Adherence problems may start early. “The initial acquisition of the drug can be a challenge,” McCue says. “It’s not as simple as providing a prescription and expecting that patients have been taking it when they come back for follow-up. There may be prior-authorization requirements to be met or applications for patient-assistance programs that need to be completed.”
The first adherence activities may occur in physician practices and clinics or, for inpatients, at the time of discharge. McCue says that discharge-planning procedures for inpatients provide some assurance that these patients will obtain their medications, but physician offices and clinics may not always follow up to be sure that scripts are filled.
“In office and clinic settings, helping patients to get their prescriptions filled varies from practice to practice,” McCue says. Part of the problem is that no one may have specific responsibility for this task.
McCue says that clinicians find it hard to incorporate monitoring of adherence into the workflow of a visit. For people with CML, for example, monitoring and follow-up are geared toward making sure patients are reaching clinical milestones, she says. Adherence is a part of that follow-up, but it may not be emphasized, she says.
PBMs step in
PBMs are expected to support clinicians, fill in the gaps, and coordinate with health plans’ disease management programs. “We play a supportive role, and our research shows that specialty pharmacies improve adherence,” says Lassen at Prime Therapeutics.
His company’s efforts start with outreach at the initiation of therapy, he says. That first contact includes education about the drug and on how to manage therapy and respond to side effects.
Initial contacts also deal with the costs of therapy. “Patients are concerned. It’s important for us to ensure that cost does not become a barrier to access and treatment,” Lassen says.
Research shows that a cost to the member of over $200 a month greatly reduces follow-through on treatment, he says. Both Prime Therapeutics and Express Scripts refer patients to patient assistance programs sponsored by manufacturers and foundations.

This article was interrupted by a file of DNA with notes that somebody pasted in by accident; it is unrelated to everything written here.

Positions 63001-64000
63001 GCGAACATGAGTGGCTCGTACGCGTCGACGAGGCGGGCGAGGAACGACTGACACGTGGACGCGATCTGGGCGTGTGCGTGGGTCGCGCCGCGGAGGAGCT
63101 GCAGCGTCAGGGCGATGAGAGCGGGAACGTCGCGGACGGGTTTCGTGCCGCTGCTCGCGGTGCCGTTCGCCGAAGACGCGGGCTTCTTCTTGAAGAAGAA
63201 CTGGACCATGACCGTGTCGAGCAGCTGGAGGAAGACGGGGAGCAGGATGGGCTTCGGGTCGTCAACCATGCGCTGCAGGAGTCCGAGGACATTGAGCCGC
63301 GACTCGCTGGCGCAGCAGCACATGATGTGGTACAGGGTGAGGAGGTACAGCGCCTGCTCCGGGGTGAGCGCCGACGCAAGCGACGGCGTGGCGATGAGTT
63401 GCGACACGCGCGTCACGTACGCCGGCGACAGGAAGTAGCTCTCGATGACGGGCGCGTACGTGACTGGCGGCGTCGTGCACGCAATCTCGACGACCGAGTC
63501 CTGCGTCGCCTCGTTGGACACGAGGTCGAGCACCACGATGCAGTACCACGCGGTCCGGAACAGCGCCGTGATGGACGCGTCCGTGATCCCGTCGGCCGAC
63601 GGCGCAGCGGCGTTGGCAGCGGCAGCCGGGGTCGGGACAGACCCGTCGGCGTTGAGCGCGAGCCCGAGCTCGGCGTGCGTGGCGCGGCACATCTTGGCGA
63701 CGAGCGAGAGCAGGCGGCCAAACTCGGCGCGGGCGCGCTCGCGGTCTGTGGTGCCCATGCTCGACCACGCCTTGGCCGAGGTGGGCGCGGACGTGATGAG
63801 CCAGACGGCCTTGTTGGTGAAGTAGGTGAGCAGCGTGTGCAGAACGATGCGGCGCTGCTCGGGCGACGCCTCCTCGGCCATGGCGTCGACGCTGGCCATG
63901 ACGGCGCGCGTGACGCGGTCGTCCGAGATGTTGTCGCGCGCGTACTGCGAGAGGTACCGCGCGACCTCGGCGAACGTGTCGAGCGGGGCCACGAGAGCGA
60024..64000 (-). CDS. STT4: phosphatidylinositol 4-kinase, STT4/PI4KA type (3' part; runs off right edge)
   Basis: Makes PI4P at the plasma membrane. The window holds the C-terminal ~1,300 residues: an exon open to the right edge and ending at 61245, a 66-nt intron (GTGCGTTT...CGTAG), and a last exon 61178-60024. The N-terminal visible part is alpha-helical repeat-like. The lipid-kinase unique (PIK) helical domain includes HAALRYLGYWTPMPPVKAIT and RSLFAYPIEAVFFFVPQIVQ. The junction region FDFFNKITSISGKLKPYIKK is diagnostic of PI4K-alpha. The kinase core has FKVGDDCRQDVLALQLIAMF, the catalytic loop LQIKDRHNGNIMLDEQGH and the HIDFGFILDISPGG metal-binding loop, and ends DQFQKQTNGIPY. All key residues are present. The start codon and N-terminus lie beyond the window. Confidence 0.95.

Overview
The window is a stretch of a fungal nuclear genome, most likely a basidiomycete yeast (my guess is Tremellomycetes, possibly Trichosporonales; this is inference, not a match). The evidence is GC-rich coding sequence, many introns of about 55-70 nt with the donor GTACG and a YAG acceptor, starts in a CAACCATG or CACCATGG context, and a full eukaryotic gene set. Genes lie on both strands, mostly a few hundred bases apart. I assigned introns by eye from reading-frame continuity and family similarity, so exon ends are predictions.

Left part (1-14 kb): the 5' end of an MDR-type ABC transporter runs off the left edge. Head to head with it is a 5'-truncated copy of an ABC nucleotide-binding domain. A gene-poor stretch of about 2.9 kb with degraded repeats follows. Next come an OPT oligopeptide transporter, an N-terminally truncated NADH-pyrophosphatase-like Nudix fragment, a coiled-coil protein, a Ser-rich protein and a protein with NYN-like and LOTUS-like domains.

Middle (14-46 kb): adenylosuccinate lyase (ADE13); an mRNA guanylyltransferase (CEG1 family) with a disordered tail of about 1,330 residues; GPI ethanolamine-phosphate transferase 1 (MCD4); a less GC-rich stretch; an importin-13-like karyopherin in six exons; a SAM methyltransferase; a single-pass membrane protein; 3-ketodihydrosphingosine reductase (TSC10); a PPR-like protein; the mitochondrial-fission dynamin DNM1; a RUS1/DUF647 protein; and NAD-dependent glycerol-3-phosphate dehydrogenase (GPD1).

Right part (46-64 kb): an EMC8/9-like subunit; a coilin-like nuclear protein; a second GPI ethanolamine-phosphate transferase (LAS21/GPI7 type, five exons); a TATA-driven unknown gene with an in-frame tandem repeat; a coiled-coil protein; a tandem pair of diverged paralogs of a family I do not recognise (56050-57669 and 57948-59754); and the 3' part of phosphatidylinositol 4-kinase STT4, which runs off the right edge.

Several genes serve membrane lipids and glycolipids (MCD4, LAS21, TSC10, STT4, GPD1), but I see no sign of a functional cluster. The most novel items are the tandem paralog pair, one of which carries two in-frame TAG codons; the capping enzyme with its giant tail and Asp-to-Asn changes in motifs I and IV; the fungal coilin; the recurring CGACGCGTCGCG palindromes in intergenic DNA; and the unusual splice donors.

Dorholt says that these programs differ from coupon programs offered by manufacturers to new patients. Rather than covering the first prescription, they help reduce the cost over the course of therapy, although they may have limits such as an annual maximum.
Prime Therapeutics and Express Scripts use split-fill programs for people starting new medications to minimize waste and the cost of therapy that is discontinued early. The first month’s prescription is divided into 15-day supplies, which provides an opportunity for early follow-up.
“Our split-fill program actually increases initial adherence and reduces discontinuation problems because we are in more frequent contact with patients,” Dorholt says. Both companies plan to expand their split-fill programs for specialty medications.
Express Scripts and Prime Therapeutics have also structured patient follow-up programs at one, three, and six months. These activities are similar to adherence efforts for other specialty medications but are customized for cancer and the oral oncolytics.
The companies are testing adherence to other interventions, such as nutritional support. “As many as 80% of patients have nutritional issues but only 20% receive nutritional support,” Dorholt says. Nutritional help goes far beyond addressing diarrhea and nausea, addressing topics such as which foods people with cancer should eat and the recipes they might follow. “We have a dietitian on staff who proactively reaches out to patients, and patients can ask for nutritional information online or request a consult,” says Dorholt.
Clinicians and specialty pharmacies need to do a better job of matching a person’s adherence traits with the adherence tools, she adds. “Patients are very diverse in terms of literacy, self-management skills, motivation, acceptance of technology-based interventions, and other traits related to adherence.”